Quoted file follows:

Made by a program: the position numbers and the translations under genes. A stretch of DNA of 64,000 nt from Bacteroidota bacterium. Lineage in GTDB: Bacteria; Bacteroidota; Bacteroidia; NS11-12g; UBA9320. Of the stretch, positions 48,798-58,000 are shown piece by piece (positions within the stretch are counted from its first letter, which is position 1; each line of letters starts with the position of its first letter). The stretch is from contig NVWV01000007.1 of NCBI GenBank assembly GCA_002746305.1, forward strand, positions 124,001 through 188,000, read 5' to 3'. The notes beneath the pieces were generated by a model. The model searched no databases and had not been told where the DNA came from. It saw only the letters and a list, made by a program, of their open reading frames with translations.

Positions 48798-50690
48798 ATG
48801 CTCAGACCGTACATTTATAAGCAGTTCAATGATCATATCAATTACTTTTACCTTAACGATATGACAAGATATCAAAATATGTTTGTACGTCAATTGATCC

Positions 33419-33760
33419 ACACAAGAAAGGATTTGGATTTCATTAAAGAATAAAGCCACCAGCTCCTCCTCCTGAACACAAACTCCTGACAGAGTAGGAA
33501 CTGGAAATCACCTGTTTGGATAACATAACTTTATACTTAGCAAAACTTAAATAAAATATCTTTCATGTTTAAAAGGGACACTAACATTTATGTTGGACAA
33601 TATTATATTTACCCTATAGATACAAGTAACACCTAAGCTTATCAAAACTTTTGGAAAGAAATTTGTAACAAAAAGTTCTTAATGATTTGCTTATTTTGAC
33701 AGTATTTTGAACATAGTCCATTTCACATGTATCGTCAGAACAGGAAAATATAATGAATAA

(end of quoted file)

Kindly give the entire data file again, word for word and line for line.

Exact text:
Made by a program: the position numbers and the translations under genes. A stretch of DNA of 64,000 nt from Bacteroidota bacterium. Lineage in GTDB: Bacteria; Bacteroidota; Bacteroidia; NS11-12g; UBA9320. Of the stretch, positions 48,798-58,000 are shown piece by piece (positions within the stretch are counted from its first letter, which is position 1; each line of letters starts with the position of its first letter). The stretch is from contig NVWV01000007.1 of NCBI GenBank assembly GCA_002746305.1, forward strand, positions 124,001 through 188,000, read 5' to 3'. The notes beneath the pieces were generated by a model. The model searched no databases and had not been told where the DNA came from. It saw only the letters and a list, made by a program, of their open reading frames with translations.

Positions 48798-50690
48798 ATG
48801 CTCAGACCGTACATTTATAAGCAGTTCAATGATCATATCAATTACTTTTACCTTAACGATATGACAAGATATCAAAATATGTTTGTACGTCAATTGATCC

Positions 33419-33760
33419 ACACAAGAAAGGATTTGGATTTCATTAAAGAATAAAGCCACCAGCTCCTCCTCCTGAACACAAACTCCTGACAGAGTAGGAA
33501 CTGGAAATCACCTGTTTGGATAACATAACTTTATACTTAGCAAAACTTAAATAAAATATCTTTCATGTTTAAAAGGGACACTAACATTTATGTTGGACAA
33601 TATTATATTTACCCTATAGATACAAGTAACACCTAAGCTTATCAAAACTTTTGGAAAGAAATTTGTAACAAAAAGTTCTTAATGATTTGCTTATTTTGAC
33701 AGTATTTTGAACATAGTCCATTTCACATGTATCGTCAGAACAGGAAAATATAATGAATAA